Blogs and Wikis and Facebook - Oh My!
Social Media Use in Medical Education: A Systematic Review. Cheston C et al. Academic Medicine 2013; 88: 893-901.
Reviewed by Sharon Sholiton
What were the study questions?
How have interventions using social media tools affected satisfaction, knowledge, attitudes, and skills for physicians and physicians-in-training? What challenges and opportunities specific to social media have educators encountered in implementing these interventions?
How was the study done?
The authors conducted a systematic literature search on social media use in medical education. Fourteen studies met inclusion criteria. Each was assessed using the Medical Education Research Quality Instrument (MERSQI), on a scale of 5-18, higher scores indicating higher quality.
What were the results?
Studies involving UME students were most common (n=11, 79%) The most commonly employed tool was the blog, (n=10, 71&337;), followed by the wiki (n=3, 21%). Primary aims were to promote empathy, reflection, or professionalism (n=5, 36%), enhance clinical skills (n=7, 50%), or increase interest in a field (n=2, 14%). The average MERSQI score was 8.89 (SD=3.39, range 5-15.5). Most studies used a single group cross-sectional or posttest only design (n=9, 64%). Only one study was a RCT.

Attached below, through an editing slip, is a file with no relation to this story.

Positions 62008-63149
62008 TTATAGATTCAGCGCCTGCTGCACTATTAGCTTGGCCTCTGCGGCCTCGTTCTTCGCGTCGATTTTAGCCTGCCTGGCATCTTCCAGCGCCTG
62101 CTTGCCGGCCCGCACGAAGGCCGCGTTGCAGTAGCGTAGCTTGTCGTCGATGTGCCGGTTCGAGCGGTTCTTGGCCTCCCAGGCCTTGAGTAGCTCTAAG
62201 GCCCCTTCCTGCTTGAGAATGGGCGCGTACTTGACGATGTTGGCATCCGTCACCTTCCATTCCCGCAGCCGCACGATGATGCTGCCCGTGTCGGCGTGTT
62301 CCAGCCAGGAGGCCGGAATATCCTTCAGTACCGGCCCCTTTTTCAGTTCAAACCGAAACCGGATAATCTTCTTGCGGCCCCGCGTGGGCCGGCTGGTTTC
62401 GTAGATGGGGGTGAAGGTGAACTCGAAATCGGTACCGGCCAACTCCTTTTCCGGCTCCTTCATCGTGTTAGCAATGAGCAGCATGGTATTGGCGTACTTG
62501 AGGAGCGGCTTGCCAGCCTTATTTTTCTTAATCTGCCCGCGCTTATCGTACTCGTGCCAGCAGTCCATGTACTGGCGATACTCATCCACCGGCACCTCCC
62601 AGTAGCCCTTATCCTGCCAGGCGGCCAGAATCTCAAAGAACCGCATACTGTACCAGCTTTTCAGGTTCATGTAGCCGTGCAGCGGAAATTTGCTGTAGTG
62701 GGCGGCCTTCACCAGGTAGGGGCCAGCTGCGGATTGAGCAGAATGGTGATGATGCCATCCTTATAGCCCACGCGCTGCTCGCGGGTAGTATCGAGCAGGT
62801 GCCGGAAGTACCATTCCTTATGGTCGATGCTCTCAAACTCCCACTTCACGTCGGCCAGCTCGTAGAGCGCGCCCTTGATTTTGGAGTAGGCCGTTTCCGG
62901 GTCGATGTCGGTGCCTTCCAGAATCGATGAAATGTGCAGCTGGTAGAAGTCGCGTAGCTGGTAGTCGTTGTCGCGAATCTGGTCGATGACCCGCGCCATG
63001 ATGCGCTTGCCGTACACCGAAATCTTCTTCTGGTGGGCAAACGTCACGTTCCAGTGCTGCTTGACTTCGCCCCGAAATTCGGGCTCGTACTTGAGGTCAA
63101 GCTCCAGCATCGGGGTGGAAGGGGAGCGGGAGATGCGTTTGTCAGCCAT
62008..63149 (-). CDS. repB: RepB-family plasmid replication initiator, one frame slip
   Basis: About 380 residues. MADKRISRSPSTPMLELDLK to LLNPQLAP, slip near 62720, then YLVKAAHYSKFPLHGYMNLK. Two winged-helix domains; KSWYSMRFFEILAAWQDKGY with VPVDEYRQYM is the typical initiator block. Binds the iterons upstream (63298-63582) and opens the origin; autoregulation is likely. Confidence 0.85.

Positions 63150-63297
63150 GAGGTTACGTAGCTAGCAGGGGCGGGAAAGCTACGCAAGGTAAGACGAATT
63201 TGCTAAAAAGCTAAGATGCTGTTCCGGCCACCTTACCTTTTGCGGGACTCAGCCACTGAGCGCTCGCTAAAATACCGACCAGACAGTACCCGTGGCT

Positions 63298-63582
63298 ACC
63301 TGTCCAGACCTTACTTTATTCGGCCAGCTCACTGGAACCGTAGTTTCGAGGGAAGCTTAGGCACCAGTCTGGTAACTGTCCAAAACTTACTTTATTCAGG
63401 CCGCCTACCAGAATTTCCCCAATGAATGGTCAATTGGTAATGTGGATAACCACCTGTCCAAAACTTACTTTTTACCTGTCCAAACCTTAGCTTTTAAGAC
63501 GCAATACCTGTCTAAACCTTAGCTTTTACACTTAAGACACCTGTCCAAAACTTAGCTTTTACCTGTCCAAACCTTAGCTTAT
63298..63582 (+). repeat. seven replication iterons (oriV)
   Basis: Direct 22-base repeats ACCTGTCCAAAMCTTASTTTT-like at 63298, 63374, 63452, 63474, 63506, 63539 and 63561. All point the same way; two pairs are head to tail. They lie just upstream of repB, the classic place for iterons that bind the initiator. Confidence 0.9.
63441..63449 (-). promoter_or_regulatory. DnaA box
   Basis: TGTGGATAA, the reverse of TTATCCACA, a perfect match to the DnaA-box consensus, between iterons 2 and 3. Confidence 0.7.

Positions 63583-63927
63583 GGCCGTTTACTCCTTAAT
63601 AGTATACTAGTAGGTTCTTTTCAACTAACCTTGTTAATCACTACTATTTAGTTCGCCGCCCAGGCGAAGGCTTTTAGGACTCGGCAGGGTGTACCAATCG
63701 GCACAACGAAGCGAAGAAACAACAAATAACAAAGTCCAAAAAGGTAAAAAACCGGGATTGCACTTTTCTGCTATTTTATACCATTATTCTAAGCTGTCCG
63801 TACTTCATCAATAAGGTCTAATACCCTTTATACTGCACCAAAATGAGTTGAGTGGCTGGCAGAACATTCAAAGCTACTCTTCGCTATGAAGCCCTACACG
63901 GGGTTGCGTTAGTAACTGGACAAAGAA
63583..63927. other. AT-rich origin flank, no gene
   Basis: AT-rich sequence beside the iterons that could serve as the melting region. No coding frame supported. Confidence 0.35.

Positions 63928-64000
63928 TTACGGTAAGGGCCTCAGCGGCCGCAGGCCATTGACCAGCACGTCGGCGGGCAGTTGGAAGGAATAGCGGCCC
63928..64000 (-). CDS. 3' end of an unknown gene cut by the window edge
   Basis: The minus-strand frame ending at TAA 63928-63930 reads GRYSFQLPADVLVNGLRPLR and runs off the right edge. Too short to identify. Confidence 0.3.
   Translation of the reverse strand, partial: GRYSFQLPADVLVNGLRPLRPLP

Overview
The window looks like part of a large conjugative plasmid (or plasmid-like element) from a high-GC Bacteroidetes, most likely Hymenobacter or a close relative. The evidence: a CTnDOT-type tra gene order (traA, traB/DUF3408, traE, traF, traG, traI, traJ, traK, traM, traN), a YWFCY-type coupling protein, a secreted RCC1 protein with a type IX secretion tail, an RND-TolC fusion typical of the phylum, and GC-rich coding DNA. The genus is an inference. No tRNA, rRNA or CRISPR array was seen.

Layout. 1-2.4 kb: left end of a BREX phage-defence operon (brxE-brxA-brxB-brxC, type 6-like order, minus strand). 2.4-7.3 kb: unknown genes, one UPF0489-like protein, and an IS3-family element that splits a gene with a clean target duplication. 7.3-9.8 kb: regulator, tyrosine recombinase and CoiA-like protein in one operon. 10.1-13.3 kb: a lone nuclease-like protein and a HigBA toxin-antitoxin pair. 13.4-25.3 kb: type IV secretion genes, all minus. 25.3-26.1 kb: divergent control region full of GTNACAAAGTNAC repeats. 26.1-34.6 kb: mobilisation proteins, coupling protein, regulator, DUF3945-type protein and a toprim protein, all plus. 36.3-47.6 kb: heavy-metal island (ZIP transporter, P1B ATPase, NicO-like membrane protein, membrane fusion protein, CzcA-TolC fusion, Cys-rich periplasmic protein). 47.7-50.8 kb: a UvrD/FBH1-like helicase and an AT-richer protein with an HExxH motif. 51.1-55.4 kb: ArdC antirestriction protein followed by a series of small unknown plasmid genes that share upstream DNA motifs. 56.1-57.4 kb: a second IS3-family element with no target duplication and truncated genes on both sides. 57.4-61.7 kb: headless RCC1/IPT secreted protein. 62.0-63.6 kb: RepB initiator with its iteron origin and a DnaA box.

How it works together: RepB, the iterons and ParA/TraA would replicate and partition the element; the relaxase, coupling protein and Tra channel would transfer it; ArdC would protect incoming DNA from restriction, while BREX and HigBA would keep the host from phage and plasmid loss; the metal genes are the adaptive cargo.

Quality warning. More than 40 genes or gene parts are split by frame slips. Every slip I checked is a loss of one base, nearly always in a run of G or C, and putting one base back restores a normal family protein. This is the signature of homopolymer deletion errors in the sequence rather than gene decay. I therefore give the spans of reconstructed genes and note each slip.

Challenges identified included technical difficulties for both students and faculty facilitators and variable level of learner participation (n=6, 43%). Happily, no studies reported any breech of professionalism or compromised patient confidentiality. Benefits identified included the promotion of active learning, demonstrated by high learner engagement (n=10, 71%), and increased feedback (n=8, 57%), as well as flexibility across both time and geographic distance.
What are the implications of these findings?
Little high quality literature assesses the use of social media in medical education. UME students are receptive to social media used for educational purposes, and studies demonstrate an array of positive results regarding learner satisfaction, knowledge, and attitudes. Educators should consider the opportunities afforded by social media to facilitate active learning when designing and implementing curriculum.
Editor's Note: There is no question that social media tools will play a larger role in medical education as the current crop of students who grew up with them become educators. This exhaustive study shows that although these tools show a lot of promise, but there ain%t a lot of data yet. (JG)